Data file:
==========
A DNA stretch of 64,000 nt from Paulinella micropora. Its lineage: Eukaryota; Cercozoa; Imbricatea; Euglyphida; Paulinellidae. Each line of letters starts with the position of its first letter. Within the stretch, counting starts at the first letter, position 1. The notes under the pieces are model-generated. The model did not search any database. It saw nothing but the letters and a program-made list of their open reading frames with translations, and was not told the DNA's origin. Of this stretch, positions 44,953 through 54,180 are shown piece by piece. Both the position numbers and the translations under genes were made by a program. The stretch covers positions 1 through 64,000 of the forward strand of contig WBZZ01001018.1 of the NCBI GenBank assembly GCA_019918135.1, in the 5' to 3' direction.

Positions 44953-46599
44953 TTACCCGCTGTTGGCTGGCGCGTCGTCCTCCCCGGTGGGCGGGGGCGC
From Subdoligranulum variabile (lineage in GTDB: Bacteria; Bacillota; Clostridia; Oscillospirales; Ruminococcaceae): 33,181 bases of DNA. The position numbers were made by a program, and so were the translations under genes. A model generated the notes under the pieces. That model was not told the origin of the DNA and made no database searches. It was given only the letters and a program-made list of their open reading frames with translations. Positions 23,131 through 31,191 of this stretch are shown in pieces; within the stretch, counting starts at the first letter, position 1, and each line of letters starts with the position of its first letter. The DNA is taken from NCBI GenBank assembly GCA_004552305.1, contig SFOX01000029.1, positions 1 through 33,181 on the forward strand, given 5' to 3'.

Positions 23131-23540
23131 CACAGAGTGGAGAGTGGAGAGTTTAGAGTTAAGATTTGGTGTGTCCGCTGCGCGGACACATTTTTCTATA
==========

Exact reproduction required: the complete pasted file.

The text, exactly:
A DNA stretch of 64,000 nt from Paulinella micropora. Its lineage: Eukaryota; Cercozoa; Imbricatea; Euglyphida; Paulinellidae. Each line of letters starts with the position of its first letter. Within the stretch, counting starts at the first letter, position 1. The notes under the pieces are model-generated. The model did not search any database. It saw nothing but the letters and a program-made list of their open reading frames with translations, and was not told the DNA's origin. Of this stretch, positions 44,953 through 54,180 are shown piece by piece. Both the position numbers and the translations under genes were made by a program. The stretch covers positions 1 through 64,000 of the forward strand of contig WBZZ01001018.1 of the NCBI GenBank assembly GCA_019918135.1, in the 5' to 3' direction.

Positions 44953-46599
44953 TTACCCGCTGTTGGCTGGCGCGTCGTCCTCCCCGGTGGGCGGGGGCGC
From Subdoligranulum variabile (lineage in GTDB: Bacteria; Bacillota; Clostridia; Oscillospirales; Ruminococcaceae): 33,181 bases of DNA. The position numbers were made by a program, and so were the translations under genes. A model generated the notes under the pieces. That model was not told the origin of the DNA and made no database searches. It was given only the letters and a program-made list of their open reading frames with translations. Positions 23,131 through 31,191 of this stretch are shown in pieces; within the stretch, counting starts at the first letter, position 1, and each line of letters starts with the position of its first letter. The DNA is taken from NCBI GenBank assembly GCA_004552305.1, contig SFOX01000029.1, positions 1 through 33,181 on the forward strand, given 5' to 3'.

Positions 23131-23540
23131 CACAGAGTGGAGAGTGGAGAGTTTAGAGTTAAGATTTGGTGTGTCCGCTGCGCGGACACATTTTTCTATA